Where in the World MQ 2017 Challenge

I have spoken about Midsomer Quiltings 12×12 customer challenge in previous blogs but if you would like to read more about the challenge and what it was based on click here.


This years challenge is ‘Where in the World”…..

It will not come as any surprise to know that mine is based on a bird!  I recently watched the fabulous BBC series ‘Tribes, Predators & Me’ with nature photographer Gordon Buchanan.

All three parts were fabulous but I loved the story of the Eagle people of Mongolia.  These Kazakh nomads hunt on horseback with Golden eagles in the Altai mountains of Western Mongolia.

The aim was to set the bird into a backdrop that gave an idea of the tribesmen’s life.  This backing fabric helped to set the scene of a barren land of mountains and snow capped peaks, whilst also giving a subtle backdrop to the bird. A rose gold gilded sun added more interest to the backing.


I have painted a shadow outline of a distant horseman with his eagle on his arm, ready to hunt.

This is quite a different challenge for me as I love trying to capture the birds power and intensity through its eye and reflections.  On this occasion though I wanted to show the bird resting in the foreground with its hood on.

I chose a selection of fabrics to create the leather hand made hood.  I have started to hand stitch areas to help create the hand pieced effect.

I have started to stitch the bird and look forward to finishing the piece after half term.

As always the entries will be for sale via a secret auction to raise money for Dorothy House Hospice.  Its well worth a visit whilst the show is on.

All entries will be displayed at the shop every day from Friday, November 24th, until Monday, December 18th.

I look forward to posting images of the finished piece before delivering it to MQ for the exhibition.



MQ -Out with the old & in with the new!

Midsomer Quilting, the fabulous quilting shop on the Medips in Somerset has recently moved to bigger and better accommodation.  They are still based in Chilcompton but in a new location.  Directions can be found here.

After much planning and organising the shop closed at 4pm on Monday the 25th of September with the aim of re-opening on Friday the 29th (no mean task knowing the equipment and stock involved).  But, as always De, Birgetta & Chris did not want to disappoint potential customers by being closed so with the help of friends and loyal customers the epic task began.

Hundreds of bolts of fabrics were moved during Monday evening and shelving was removed from the old shop and reinstalled on the Tuesday in the new shop.

Chris, De, and Birgetta said they could not believe the kindness of everyone who offered help.  I sometimes feel they have no idea of how much they have supported, guided and befriended so many of their customers.  I would not be enjoying the success and down right fun of my new career had it not been for me meeting these three fabulous ex teachers.  Many of us owe them a huge amount of gratitude and feel lucky to count them as great friends.

They would love to see you at their new shop and can now even boast indoor loos ( only people who have previously visited can understand what a treat that is, especially during a workshop when it’s cold and wet).


They will shortly be opening an online shop too.  Check their website for details.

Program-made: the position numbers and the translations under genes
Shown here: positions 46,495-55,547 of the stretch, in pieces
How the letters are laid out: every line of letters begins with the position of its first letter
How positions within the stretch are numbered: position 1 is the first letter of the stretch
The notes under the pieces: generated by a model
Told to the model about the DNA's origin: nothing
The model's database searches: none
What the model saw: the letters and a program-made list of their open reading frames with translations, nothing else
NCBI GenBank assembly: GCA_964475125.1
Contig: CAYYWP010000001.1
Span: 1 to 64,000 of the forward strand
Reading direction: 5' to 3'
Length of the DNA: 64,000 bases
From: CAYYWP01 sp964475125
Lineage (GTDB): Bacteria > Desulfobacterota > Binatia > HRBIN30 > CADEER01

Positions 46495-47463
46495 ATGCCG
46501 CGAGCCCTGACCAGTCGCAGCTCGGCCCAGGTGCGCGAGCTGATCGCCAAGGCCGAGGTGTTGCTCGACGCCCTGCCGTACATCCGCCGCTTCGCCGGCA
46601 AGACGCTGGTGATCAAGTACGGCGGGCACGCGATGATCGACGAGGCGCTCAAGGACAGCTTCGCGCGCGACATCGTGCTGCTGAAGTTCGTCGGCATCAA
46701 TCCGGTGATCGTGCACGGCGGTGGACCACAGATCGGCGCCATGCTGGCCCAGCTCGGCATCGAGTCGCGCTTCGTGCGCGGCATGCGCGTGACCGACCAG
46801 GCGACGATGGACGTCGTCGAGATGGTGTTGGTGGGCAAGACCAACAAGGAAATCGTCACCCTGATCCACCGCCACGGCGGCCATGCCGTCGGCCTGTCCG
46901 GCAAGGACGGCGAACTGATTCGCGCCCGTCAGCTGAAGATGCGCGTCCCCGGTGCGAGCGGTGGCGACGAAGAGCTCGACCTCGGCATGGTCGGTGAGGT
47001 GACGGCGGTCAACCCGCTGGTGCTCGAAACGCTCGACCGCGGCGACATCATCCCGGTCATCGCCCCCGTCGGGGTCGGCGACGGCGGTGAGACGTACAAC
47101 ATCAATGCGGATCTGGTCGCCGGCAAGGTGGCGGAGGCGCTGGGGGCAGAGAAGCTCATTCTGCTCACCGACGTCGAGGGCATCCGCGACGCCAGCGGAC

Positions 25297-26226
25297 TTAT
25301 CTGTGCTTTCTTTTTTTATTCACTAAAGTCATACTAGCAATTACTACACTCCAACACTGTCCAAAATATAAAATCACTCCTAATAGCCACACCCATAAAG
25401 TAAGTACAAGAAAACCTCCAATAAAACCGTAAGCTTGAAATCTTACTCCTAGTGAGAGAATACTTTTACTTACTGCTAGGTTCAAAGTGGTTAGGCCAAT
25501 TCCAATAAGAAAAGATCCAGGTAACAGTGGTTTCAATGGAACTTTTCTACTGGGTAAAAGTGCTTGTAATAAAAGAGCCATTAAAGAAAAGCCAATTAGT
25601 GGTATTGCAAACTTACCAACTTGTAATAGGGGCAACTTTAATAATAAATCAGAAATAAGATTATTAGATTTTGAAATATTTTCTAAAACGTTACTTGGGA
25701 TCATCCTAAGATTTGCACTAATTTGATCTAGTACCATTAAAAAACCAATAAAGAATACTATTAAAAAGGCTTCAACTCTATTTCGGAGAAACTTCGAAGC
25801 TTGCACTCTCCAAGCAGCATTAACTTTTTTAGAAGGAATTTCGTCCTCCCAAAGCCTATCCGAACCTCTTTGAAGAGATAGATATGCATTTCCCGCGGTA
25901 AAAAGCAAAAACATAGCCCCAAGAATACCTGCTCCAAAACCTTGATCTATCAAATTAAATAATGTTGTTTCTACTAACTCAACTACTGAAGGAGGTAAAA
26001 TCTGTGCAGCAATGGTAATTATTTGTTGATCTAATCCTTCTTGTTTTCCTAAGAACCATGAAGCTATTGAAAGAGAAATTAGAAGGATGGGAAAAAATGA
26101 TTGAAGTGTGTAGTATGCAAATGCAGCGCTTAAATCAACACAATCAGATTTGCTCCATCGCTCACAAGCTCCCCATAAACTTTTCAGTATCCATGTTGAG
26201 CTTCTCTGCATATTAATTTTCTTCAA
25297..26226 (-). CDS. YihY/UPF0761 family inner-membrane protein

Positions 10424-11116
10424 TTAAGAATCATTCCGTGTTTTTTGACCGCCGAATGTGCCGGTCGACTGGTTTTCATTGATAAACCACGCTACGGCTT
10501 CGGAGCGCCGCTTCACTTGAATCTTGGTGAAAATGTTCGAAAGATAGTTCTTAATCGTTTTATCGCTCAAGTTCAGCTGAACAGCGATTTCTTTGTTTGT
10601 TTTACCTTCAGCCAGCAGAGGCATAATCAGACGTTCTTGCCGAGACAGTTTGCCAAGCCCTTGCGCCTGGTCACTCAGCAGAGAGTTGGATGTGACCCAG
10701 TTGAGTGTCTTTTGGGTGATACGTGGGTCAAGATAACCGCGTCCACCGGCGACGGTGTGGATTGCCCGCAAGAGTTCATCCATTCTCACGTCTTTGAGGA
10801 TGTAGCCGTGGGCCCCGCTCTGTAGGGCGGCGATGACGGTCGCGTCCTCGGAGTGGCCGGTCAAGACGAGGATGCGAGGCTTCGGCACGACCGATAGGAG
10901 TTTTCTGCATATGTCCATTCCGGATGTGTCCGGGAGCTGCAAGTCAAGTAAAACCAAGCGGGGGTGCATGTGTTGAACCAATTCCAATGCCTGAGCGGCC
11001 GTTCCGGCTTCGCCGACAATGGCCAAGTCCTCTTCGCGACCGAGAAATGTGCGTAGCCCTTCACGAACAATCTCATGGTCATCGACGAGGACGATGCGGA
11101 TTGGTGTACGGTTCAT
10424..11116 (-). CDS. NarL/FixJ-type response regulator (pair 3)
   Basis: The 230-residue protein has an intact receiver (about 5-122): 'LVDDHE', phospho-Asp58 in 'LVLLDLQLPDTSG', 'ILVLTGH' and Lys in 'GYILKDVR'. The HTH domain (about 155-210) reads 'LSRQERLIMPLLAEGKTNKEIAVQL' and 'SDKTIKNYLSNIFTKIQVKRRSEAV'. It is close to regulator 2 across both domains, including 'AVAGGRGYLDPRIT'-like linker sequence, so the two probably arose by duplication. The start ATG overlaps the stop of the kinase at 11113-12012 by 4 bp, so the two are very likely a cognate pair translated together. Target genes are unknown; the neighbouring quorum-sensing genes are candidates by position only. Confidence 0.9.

Long Tailed Tit & SAW

Following on from a late May post, my Long-tailed Tit piece is now complete and at the framers ready for Somerset arts Week.

This piece was based on a stunning photograph by Carl Bovis.  Carl is a Somerset Photographer who has a great blog that you can link to here.


This piece will be one of 6-7 originals that I will have on view and for sale at venue 19 during Somerset Arts week (23rd September – 7th October).


As well as originals there will be a selection of giclee prints and greetings cards.  I am exhibiting as part of a group alongside Casey Jon, Scarlett Martin, Suzy Parker, Angie Rooke, Sarah Truscott and Hannah Willow.  The art includes, textiles, weaving, ceramics and paintings.

Venue 19 can be found at North Wootton Village Hall, 5 Pilton Rd, North Wootton, Shepton Mallet, BA4 4ET

We are open everyday between Saturday 23rd September until Saturday the 7th of October 11am – 6pm.  I hope to be there as much as possible but will not be there everyday.

Hope you can pop along and see us.


Slender billed Curlew

Version 2

The first of the pieces based on the Slender billed curlews plight is now complete.  This work was inspired by the wonderful book ‘Orison for a Curlew’ by Horatio Clare.

I have absolutely loved researching this piece and trying new techniques such as simple fabric dying, beading, fabric painting and metal leaf.


Version 2

I’ve really enjoyed experimenting  with the background and how it could tell the story of this fated birds migratory route, which has led to its almost certain extinction.

Version 2

The final piece, incorporates a rock made up of small maps of the key areas listed in Horatio’s book.  Initially I had planned to make each area an individual stone but this looked cluttered.  The balance of telling the story and still creating an attractive piece of art was an interesting test.

Version 2

I have started to use the information and research I have gathered on this bird into another couple of pieces, I look forward to writing about these another day.


I absolutely love what I do, learning about these birds, the threats they face and their possible/probable extinction.  I do however find it incredibly sad that I will never run out of birds in this category and wonder what the future holds for nature in a man-made world.

As Horatio Clare says ‘ A world in which only the robust survive is a dulled and blunted planet; all crows, and no colour’